The text ‘return to home’ was added next to the bird to identify the home button, and on the homepage, a ‘more information’ button was added to show that further information was available. This section was updated with information for informal caregivers. Reviewing of the large text blocks was necessary, sentences were removed or shortened, and spaces were added in between lines (Figure 3). In order to make texts accessible to users with lower reading capacities, a read-aloud function was included (Table 2).
Figure 3. Development of the text block on the category page of the tool. Based on comments made by the end-users, the text on the right is shortened. Shorter sentences are made, each sentence starts on a new line, and more spaces are inserted.
Phase III – Content
The sub-themes of comprehension were language, texts, and category names. Different from the navigation phase, this sub-theme concerns the comprehension of all textual aspects, whether users understood the propositions and what their answers mean. Users found the meaning of the categories to be clear; the propositions were received well and regarded as being understandable. However, although understandable, the language used in the propositions was often difficult. It was suggested that combining similar propositions and adding example answers would improve the comprehensibility.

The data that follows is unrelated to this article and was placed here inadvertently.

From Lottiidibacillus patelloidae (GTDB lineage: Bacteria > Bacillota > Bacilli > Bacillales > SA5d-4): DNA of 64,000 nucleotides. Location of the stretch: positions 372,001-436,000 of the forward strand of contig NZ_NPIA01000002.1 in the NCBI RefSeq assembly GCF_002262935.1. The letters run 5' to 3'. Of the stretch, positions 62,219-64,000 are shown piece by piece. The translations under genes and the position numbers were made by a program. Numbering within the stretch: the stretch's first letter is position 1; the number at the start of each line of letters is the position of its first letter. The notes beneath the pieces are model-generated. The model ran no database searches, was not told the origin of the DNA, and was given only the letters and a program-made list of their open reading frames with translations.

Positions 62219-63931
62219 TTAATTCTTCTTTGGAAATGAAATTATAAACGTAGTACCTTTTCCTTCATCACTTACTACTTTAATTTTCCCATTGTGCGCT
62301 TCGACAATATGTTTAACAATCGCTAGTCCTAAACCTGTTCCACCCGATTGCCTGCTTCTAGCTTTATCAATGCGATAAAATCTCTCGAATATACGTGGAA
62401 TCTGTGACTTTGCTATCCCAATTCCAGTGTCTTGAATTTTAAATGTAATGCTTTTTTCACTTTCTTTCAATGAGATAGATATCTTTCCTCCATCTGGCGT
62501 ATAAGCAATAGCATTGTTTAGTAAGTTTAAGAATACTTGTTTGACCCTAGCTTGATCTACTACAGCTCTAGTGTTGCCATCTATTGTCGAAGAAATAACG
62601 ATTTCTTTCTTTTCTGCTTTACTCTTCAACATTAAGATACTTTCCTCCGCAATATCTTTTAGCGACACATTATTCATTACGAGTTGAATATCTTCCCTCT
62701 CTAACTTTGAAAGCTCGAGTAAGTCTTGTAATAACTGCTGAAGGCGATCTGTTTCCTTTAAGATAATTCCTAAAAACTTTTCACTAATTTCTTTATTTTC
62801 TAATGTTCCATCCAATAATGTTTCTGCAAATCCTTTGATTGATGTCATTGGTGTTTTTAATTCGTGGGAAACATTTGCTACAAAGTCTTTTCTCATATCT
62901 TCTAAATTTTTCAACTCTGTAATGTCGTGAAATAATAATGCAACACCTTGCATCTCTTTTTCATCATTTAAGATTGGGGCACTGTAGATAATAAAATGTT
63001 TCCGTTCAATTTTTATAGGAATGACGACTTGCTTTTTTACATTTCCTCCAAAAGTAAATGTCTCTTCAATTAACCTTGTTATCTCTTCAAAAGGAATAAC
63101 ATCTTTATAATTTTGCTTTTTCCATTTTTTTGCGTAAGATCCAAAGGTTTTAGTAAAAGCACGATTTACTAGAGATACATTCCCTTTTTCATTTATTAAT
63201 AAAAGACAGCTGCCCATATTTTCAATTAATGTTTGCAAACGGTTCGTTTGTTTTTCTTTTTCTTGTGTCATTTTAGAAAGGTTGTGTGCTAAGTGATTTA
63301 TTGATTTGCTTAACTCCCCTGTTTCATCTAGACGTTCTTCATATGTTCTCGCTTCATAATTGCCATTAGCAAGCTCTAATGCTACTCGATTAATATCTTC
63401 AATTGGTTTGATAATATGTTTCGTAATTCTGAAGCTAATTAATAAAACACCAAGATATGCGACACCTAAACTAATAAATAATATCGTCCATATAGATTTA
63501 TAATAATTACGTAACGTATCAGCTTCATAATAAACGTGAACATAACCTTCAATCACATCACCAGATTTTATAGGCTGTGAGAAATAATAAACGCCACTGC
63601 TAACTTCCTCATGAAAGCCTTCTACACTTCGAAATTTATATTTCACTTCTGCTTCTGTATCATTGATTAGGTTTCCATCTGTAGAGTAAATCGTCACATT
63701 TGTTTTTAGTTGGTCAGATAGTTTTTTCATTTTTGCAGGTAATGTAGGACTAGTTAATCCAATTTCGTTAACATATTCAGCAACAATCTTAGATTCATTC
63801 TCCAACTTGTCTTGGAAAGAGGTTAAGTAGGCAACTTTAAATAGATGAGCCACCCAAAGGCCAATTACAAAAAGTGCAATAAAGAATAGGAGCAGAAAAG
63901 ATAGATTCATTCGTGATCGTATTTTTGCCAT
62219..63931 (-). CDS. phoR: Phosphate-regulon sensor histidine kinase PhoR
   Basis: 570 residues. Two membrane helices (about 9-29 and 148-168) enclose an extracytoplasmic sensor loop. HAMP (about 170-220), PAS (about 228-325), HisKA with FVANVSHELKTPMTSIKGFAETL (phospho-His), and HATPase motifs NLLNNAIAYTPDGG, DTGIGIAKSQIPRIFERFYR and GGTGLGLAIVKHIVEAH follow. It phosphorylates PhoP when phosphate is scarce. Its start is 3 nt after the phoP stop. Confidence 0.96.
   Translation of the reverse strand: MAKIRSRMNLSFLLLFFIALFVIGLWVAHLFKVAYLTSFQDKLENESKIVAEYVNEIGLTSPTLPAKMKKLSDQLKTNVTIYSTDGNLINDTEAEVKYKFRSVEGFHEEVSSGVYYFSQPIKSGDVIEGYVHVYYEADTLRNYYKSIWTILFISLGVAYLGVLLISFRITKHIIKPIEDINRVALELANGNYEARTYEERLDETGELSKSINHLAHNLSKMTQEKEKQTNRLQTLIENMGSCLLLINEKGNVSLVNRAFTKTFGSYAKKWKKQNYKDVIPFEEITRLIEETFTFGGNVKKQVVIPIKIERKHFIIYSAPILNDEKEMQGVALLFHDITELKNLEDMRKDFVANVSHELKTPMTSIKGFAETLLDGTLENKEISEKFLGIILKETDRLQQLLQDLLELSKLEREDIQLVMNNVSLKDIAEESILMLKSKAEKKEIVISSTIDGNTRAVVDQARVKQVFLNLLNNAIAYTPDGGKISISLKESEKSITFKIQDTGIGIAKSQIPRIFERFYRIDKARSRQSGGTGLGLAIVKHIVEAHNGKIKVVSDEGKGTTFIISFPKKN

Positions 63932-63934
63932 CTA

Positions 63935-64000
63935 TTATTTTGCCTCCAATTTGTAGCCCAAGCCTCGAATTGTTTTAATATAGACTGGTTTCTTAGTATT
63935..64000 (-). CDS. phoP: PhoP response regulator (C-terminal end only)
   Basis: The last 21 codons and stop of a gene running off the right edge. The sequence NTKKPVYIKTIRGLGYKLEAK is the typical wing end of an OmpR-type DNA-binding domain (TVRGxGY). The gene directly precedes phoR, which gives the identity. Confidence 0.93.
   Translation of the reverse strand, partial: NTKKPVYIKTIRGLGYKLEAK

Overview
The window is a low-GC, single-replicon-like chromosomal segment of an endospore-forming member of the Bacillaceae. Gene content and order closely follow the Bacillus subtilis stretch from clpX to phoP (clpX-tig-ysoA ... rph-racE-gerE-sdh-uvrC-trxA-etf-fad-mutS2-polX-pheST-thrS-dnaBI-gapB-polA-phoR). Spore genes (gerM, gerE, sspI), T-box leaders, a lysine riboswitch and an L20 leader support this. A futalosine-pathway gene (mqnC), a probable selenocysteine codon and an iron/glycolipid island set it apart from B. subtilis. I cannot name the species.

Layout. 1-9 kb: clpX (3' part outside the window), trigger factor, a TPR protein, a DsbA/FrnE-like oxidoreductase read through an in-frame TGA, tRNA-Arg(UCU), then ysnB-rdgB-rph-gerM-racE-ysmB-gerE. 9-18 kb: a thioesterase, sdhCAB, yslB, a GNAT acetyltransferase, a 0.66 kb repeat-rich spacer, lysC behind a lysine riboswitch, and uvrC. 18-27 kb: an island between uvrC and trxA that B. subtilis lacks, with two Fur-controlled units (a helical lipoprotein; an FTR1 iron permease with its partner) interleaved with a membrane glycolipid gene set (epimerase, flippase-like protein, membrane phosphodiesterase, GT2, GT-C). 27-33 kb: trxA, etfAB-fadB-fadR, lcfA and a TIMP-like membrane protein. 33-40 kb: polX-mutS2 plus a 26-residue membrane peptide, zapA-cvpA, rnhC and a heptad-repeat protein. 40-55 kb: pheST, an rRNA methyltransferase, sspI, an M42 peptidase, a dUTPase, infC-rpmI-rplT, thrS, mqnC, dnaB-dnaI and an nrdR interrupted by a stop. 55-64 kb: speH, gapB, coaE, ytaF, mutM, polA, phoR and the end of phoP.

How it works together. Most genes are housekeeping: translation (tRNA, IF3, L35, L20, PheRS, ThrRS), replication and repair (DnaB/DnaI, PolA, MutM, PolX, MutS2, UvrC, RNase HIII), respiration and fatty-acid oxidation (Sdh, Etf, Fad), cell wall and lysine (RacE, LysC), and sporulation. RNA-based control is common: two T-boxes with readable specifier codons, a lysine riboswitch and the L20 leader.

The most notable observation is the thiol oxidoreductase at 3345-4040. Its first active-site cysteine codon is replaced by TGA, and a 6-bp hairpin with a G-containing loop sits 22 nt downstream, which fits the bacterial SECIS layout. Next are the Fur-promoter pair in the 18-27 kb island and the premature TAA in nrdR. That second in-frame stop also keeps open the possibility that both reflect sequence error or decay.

Professional 2: “Considering the clients, we need to improve the content. For example, not only the language, but also order of the sentence. A sentence should be formulated as simply as possible, without sub clauses or auxiliary verbs, and everything aimed at the user. I think that is the way that most clients would understand.”
Validity included missing or irrelevant propositions. Users were asked to formulate propositions they thought were missing, such as children, living with like-minded people, and well-being.
Client 20: “A personal extra remark relating to the content and the propositions. What helps someone to become happy? There are no actual propositions on well-being. I do not know how to formulate this in a proposition but I’ll try, maybe something like ‘I want to do what makes me happy.’”
When the users answered the propositions, they were asked which they considered irrelevant. The development team was critical of the category ‘finances’. They thought it too confrontational to ask whether someone could afford to spend more money on care. Propositions potentially missing from this category were also discussed. They suggested that the assistance clients need with finances and administration should be included. Other users had a different stance towards the category ‘finances’, they thought that the propositions were useful and suggested adding more propositions, such as assistance with debts.